"I don't think we shall need it," said the doctor. "Two excellent nurses are coming by the next train, and I shall leave full directions, and my assistant will come out to see the patient this evening.¡ªNow, if you will kindly allow me to pass, young ladies, I will go and see the invalid, and I will not see any of you again afterwards. It is safer not."
"Of course not. It is very selfish of me; but I miss her all the same."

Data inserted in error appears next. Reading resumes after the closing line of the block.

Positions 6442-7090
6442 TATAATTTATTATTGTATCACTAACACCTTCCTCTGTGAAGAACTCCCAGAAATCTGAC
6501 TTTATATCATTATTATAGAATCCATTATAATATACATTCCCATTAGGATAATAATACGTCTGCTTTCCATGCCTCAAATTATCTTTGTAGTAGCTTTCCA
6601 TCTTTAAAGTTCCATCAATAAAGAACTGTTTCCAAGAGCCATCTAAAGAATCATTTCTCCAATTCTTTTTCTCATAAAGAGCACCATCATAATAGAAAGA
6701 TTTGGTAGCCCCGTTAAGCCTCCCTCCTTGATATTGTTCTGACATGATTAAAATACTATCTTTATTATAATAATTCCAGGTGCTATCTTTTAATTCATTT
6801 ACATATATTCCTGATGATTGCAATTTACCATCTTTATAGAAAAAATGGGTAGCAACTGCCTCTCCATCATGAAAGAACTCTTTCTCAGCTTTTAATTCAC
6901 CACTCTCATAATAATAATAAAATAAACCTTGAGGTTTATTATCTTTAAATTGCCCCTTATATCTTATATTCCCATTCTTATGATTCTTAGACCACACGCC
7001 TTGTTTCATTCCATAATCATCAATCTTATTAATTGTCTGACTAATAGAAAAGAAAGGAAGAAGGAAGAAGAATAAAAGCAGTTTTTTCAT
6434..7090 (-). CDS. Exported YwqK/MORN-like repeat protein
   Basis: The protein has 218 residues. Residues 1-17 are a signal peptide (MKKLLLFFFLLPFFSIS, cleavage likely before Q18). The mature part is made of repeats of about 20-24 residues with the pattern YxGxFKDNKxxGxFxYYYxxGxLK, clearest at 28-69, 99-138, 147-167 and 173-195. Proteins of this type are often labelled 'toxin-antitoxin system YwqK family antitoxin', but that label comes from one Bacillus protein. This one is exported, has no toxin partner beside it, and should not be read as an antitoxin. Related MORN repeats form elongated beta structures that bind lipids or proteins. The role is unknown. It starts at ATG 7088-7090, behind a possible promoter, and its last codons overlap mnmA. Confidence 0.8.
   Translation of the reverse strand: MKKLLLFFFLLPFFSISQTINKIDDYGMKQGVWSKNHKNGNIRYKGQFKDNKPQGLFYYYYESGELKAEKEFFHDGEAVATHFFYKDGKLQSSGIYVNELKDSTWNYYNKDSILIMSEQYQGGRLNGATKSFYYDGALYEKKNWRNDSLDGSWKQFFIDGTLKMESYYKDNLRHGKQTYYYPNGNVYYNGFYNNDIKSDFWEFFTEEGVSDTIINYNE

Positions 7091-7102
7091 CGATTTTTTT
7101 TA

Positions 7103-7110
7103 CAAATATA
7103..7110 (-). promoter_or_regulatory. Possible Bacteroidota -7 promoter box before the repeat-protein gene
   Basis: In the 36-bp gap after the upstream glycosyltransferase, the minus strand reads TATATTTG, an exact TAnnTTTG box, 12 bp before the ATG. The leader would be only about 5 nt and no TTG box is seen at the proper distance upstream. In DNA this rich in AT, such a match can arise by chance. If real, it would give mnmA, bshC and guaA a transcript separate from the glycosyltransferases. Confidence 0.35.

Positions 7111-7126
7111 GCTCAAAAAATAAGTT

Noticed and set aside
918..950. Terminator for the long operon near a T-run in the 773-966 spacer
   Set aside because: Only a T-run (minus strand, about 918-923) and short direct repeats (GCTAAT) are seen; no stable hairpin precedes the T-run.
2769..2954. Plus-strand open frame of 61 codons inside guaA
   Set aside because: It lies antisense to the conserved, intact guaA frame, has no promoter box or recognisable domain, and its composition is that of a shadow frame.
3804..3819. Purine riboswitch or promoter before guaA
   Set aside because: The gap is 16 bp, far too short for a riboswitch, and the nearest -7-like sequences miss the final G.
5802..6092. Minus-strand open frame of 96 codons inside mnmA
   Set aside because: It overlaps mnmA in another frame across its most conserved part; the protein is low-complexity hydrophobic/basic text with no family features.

"Well, dearest, that's all about the Merrimans for the present. I am staying with Irene; but she knows that if she plays any very serious pranks I go. Meanwhile you must not suppose that I am letting my lessons alone. I am working very hard with Miss Frost. She is a dear creature when you get to know her, and she is very fond of me. I told you about those dreadful insects that that wicked child made her swallow. Well, she is all right again now, and isn't a bit afraid of them, and she believes the doctor, and is perfectly happy. As to Irene, nothing would induce her to do anything of the kind to Miss Frost now, for she would get it hot from me if she did. I should like to stay with Irene for the next few months at any rate, and if you want me to get on very fast indeed with my music, and to take up my drawing systematically, some of the masters who attend at the Merrimans' could come on here, couldn't they? I think that could be arranged. Dear Lady Jane is so fond of me, and I really think I am doing a little bit of good in the world, so you won't be angry even if the Professor writes you a horrid letter about your own